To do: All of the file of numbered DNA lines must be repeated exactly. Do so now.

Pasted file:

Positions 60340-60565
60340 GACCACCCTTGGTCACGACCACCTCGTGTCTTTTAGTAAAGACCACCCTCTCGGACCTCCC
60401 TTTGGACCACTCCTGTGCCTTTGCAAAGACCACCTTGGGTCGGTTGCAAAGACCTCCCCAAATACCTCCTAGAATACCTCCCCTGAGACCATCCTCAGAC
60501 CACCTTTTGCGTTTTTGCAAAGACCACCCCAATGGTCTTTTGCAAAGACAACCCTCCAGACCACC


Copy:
Positions 60340-60565
60340 GACCACCCTTGGTCACGACCACCTCGTGTCTTTTAGTAAAGACCACCCTCTCGGACCTCCC
60401 TTTGGACCACTCCTGTGCCTTTGCAAAGACCACCTTGGGTCGGTTGCAAAGACCTCCCCAAATACCTCCTAGAATACCTCCCCTGAGACCATCCTCAGAC
60501 CACCTTTTGCGTTTTTGCAAAGACCACCCCAATGGTCTTTTGCAAAGACAACCCTCCAGACCACC